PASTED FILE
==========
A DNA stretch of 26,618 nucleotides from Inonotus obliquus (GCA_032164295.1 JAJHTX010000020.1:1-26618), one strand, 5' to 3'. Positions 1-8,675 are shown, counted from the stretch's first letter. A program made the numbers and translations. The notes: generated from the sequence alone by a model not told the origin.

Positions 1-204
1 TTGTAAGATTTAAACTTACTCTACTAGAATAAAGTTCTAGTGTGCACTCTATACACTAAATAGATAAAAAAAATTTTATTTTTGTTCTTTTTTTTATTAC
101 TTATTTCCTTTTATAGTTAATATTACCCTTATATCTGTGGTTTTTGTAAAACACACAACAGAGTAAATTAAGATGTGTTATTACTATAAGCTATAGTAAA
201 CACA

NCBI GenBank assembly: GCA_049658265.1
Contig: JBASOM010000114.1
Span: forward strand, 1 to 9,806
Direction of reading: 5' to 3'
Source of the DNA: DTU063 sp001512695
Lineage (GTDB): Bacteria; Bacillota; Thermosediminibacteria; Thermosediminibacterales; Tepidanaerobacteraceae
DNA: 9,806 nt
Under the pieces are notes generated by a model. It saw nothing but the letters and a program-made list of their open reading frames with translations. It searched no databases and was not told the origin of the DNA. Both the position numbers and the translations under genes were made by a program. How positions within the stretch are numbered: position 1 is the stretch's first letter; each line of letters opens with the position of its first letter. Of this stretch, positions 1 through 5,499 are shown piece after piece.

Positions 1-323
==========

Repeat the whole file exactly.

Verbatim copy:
A DNA stretch of 26,618 nucleotides from Inonotus obliquus (GCA_032164295.1 JAJHTX010000020.1:1-26618), one strand, 5' to 3'. Positions 1-8,675 are shown, counted from the stretch's first letter. A program made the numbers and translations. The notes: generated from the sequence alone by a model not told the origin.

Positions 1-204
1 TTGTAAGATTTAAACTTACTCTACTAGAATAAAGTTCTAGTGTGCACTCTATACACTAAATAGATAAAAAAAATTTTATTTTTGTTCTTTTTTTTATTAC
101 TTATTTCCTTTTATAGTTAATATTACCCTTATATCTGTGGTTTTTGTAAAACACACAACAGAGTAAATTAAGATGTGTTATTACTATAAGCTATAGTAAA
201 CACA

NCBI GenBank assembly: GCA_049658265.1
Contig: JBASOM010000114.1
Span: forward strand, 1 to 9,806
Direction of reading: 5' to 3'
Source of the DNA: DTU063 sp001512695
Lineage (GTDB): Bacteria; Bacillota; Thermosediminibacteria; Thermosediminibacterales; Tepidanaerobacteraceae
DNA: 9,806 nt
Under the pieces are notes generated by a model. It saw nothing but the letters and a program-made list of their open reading frames with translations. It searched no databases and was not told the origin of the DNA. Both the position numbers and the translations under genes were made by a program. How positions within the stretch are numbered: position 1 is the stretch's first letter; each line of letters opens with the position of its first letter. Of this stretch, positions 1 through 5,499 are shown piece after piece.

Positions 1-323